Dorsey v. City of Lafayette et al

Filing 45

MEMORANDUM ORDER denying 41 Motion for Attorney Fees. Signed by Judge James D Cain, Jr on 1/7/2022. (crt,Reeves, T)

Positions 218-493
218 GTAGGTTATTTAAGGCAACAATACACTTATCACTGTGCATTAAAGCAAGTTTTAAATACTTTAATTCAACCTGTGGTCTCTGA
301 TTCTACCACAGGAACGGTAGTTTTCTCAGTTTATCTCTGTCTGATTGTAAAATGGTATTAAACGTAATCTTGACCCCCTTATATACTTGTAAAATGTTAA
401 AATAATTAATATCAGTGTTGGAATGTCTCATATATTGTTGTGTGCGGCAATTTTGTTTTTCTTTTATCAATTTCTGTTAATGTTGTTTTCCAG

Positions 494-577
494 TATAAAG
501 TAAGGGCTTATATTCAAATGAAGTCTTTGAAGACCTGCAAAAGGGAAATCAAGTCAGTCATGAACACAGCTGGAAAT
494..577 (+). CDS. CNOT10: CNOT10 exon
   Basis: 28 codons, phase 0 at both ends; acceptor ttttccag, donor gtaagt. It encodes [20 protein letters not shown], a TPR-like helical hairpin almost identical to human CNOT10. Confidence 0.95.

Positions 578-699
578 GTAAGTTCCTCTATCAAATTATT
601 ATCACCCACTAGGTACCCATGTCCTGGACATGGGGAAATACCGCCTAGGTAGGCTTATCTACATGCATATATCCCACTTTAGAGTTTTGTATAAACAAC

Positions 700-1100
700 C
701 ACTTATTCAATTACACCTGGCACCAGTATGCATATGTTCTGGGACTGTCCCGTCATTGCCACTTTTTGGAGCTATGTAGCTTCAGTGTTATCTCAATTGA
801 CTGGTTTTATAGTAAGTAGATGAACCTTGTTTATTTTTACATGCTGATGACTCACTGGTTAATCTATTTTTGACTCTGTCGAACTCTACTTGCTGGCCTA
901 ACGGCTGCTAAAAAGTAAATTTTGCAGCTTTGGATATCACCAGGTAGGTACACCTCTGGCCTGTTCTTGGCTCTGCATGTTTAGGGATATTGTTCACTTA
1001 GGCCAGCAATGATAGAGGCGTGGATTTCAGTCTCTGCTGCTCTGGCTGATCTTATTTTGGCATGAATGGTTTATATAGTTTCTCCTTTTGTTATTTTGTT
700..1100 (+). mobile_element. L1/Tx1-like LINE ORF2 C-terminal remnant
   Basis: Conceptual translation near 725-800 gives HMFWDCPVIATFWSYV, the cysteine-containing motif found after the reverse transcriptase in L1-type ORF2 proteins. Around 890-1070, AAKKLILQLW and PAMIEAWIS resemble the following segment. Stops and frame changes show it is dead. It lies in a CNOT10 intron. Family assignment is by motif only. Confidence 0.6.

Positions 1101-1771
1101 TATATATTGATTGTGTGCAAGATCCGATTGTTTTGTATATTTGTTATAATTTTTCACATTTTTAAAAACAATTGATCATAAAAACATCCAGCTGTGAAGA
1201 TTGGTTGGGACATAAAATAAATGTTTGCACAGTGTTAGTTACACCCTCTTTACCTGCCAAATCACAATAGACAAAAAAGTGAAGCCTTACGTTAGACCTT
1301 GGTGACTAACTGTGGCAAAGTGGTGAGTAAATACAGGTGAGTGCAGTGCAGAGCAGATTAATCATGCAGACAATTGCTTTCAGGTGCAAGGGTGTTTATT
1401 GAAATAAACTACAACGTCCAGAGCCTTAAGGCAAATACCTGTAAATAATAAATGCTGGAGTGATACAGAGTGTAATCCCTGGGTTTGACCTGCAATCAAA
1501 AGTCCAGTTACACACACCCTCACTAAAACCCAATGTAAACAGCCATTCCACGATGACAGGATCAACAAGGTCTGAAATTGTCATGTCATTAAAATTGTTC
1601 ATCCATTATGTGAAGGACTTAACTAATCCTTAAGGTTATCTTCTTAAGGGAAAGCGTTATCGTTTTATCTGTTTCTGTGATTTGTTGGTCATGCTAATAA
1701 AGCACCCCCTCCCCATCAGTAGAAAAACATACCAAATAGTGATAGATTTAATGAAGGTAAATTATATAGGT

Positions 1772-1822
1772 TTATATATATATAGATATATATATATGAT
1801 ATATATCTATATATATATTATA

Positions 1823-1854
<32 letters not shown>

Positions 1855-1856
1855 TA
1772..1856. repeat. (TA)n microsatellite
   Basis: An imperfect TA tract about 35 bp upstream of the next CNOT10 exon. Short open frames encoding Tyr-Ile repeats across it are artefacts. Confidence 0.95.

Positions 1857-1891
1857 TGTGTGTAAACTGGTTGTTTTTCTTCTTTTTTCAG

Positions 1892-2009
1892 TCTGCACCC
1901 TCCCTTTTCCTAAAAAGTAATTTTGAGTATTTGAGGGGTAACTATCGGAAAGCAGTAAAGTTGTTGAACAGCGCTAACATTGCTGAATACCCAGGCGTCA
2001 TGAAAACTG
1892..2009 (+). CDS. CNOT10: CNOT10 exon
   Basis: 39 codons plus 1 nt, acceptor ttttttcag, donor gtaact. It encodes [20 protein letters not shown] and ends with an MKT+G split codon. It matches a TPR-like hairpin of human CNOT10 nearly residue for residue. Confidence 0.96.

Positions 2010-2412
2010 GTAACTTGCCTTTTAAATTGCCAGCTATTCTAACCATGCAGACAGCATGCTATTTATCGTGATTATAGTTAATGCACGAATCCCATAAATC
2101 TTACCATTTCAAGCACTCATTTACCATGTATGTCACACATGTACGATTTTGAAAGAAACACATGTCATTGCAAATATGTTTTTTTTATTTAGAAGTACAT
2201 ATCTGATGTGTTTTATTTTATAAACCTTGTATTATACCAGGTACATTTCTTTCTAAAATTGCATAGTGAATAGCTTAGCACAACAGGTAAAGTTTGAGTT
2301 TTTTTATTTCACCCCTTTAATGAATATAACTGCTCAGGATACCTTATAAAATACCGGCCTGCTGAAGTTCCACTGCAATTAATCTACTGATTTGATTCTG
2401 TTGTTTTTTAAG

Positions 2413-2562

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Case 6:20-cv-00024-JDC-PJH Document 45 Filed 01/07/22 Page 1 of 5 PageID #: 465 UNITED STATES DISTRICT COURT WESTERN DISTRICT OF LOUISIANA LAFAYETTE DIVISION ANGELA DORSEY CASE NO. 6:20-CV-00024 VERSUS JUDGE JAMES D. CAIN, JR. CITY OF LAFAYETTE ET AL MAGISTRATE JUDGE PATRICK J. HANNA MEMORANDUM ORDER Before the Court is a Motion for Attorney Fees and Costs [Doc. 41] by Lafayette Consolidated Government (“LCG”). The motion is opposed by plaintiff Angela Dorsey [Doc. 43] and has been fully briefed. I. BACKGROUND This suit arises from Ms. Dorsey’s civil rights complaint in which she alleges she was injured by officers of the Lafayette Police Department during the search of her boyfriend’s home. In her lawsuit, Ms. Dorsey asserts claims under 28 USC § 1983 for alleged violations of Fourth, Eighth, and Fourteenth Amendments. On Defendant’s FRCP Rule 12(b)(6) motions, this Court dismissed Ms. Dorsey’s claims of false arrest under the Fourth Amendment, violations of due process under the Fourteenth Amendment, cruel and unusual punishment under the Eighth Amendment, punitive damages and § 1983 official capacity claims. Later, the remaining claim for excessive force under the Fourth Amendment was dismissed pursuant to a motion for summary judgment. 1 Case 6:20-cv-00024-JDC-PJH Document 45 Filed 01/07/22 Page 2 of 5 PageID #: 466 Ms. Dorsey asserted complaints about her treatment during a “no knock” search warrant which she alleges resulted in a broken toe and blood clot, as well as exacerbation of preexisting anxiety and depression. In her Amended Complaint,1 through counsel, Ms. Dorsey makes the following allegations: On or about February 20th, 2019, Ms. Dorsey was lying in bed with her boyfriend in his apartment in Lafayette, Louisiana. 2 At about 3:00 a.m., officers from the Lafayette Police Department broke down windows and a door to the apartment to gain entry.3 An “Unknown Officer” ordered Ms. Dorsey and her boyfriend to get out of bed and instructed them to put their hands in the air.4 Ms. Dorsey, who was dressed only in her “nighty” complied.5 Ms. Dorsey asserts that Unknown Officer immediately grabbed Ms. Dorsey, forcibly drug her outside and slammed her to the ground.6 Ms. Dorsey claims that Unknown Officer then handcuffed her and placed her under arrest.7 Unknown Officer took Ms. Dorsey outside of the apartment in the yard. She asserts that during the incident, Ms. Dorsey fractured her toe and was caused to have a blood clot.8 Defendants’ assert that the Tactical Narcotics Team identified as a risk of the search operation that there would possibly be other individuals at the apartment and that a resident of the apartment was a convicted felon known to carry a firearm.9 Defendants further claim 1 Doc. 8. Id. ¶ 4. 3 Id. ¶ 5. 4 Id. ¶ 6. 5 Id. ¶ 7. 6 Id. ¶ 8. 7 Id. ¶ 8. 8 Id. ¶ 9. 9 Doc. 28-5. 2 2 Case 6:20-cv-00024-JDC-PJH Document 45 Filed 01/07/22 Page 3 of 5 PageID #: 467 that upon arrival, the Narcotics team breached the front doors and windows and issued verbal instructions for the occupants to show their hands and exit the residence. Ms. Dorsey was the first to respond, where she was passed from one officer at the entrance to another and she stumbled and fell without force as she was being passed from one officer to another.10 Defendants’ story is corroborated by body camera footage11 which shows that Ms. Dorsey did stumble and fall. Ms. Dorsey attended a parade days after the search incident, on or about February 24, 2019.12 Ms. Dorsey sought medical treatment for her toe the next day, February 25, 2019, but informed medical personnel that she was injured at the parade.13 II. LEGAL STANDARD As one of a few statutory exceptions to the “American Rule,” requiring each party to bear its own litigation expenses, 42 U.S.C. § 1988 allows the award of reasonable attorney fees to a prevailing party in a civil rights action brought under 42 U.S.C. § 1983. Fox v. Vice, 563 U.S. 826, 832–33 (2011). This award may be made to a defendant when the court finds “that the plaintiff’s action was frivolous, unreasonable, or without foundation,” id. at 833 (internal quotation omitted) or that the plaintiff “continued to litigate after it clearly became so.” Hughes v. Rowe, 449 U.S. 5, 15 (1980). In determining whether the suit was frivolous, the court should focus not on the outcome but instead on “whether . . . the case is so lacking in arguable merit as to be groundless or without foundation[.]” 10 Exhibit 6, Officer Fred Payne Body Cam Video. Id. 12 Doc. 28-7., p. 98:1-25. 13 Id., p. 98:22-25, p, 99:1-20. 11 3 Case 6:20-cv-00024-JDC-PJH Document 45 Filed 01/07/22 Page 4 of 5 PageID #: 468 G&H Dev., LLC v. Penwell, 2016 WL 5396711, at *3 (W.D. La. Sep. 27, 2016) (citing Jones v. Texas Tech Univ., 656 F.2d 1137, 1145 (5th Cir. 1981)). To this end the court can consider factors such as whether the plaintiff established a prima facie case, whether the defendant offered to settle the suit, and whether the court held a full trial—but these factors remain “guideposts” and frivolousness must be judged on a case-by-case basis. Id. (citing Doe v. Silsbee Indep. Sch. Dist., 440 F. App’x 421, 425 (5th Cir. 2011) (per curiam)). Generally, the Fifth Circuit regards an award of attorney fees for defendants as appropriate when the plaintiff’s claim “lacks a basis in fact or relies on an [indisputably] meritless legal theory” or when the “plaintiff knew or should have known the legal or evidentiary deficiencies of his claim.” Doe, 440 F. App’x at 425 (internal quotations omitted). III. APPLICATION The Defendants argue that under 42 USC § 1988, the prevailing party in an action to enforce certain provisions, including 42 USC § 1983, may be awarded reasonable attorney fees. Defendants assert that it is the intent of Congress in allowing such awards to prevailing defendants to “protect defendants from burdensome litigation having no legal or factual basis.” Dean v. Riser, 240 F. 3d 505,508 (5 Cir. 2001). Defendants argue that Ms. Dorsey’s claims were “undisputedly meritless” because her claims for alleged violations of Fourth, Eighth, and Fourteenth Amendments were dismissed on a Rule 12(b)(6) motion by the Defendants and her remaining claim of excessive force was dismissed by a motion for summary judgment. 4 Case 6:20-cv-00024-JDC-PJH Document 45 Filed 01/07/22 Page 5 of 5 PageID #: 469 Ms. Dorsey asserts that she had a valid claim against Defendants and their officers. She argues that even though early on in the case a Motion to Dismiss was filed by Defendants, this Court stated in the ruling that there was an issue as to whether, or not, the force used was excessive. The Court agrees with Ms. Dorsey. If the claim would have been found to be frivolous, the Court would have dismissed the claim at that point. However, this Court felt there may have been some legitimacy to her claim and it was not dismissed. The Fifth Circuit has established that the relevant inquiry is “whether the case was so lacking in merit that it was groundless, rather than whether the claim was ultimately successful.” U.S. v. State of Miss., 921 F.2d 604, 609 (5th Cir. 1991). The Court recognizes that the claim was unsuccessful because the police conduct did not rise to the level of excessive force, however this does not mean that Ms. Dorsey’s claim was meritless or groundless. Accordingly, the Court finds that it is not appropriate to award attorney fees to the Defendants in this case. IV. CONCLUSION For the reasons stated above, the Motion for Attorney Fees [Doc. 41] is DENIED. THUS DONE AND SIGNED in Chambers on this 7th day of January, 2022. ________________________________________ JAMES D. CAIN, JR. UNITED STATES DISTRICT JUDGE 5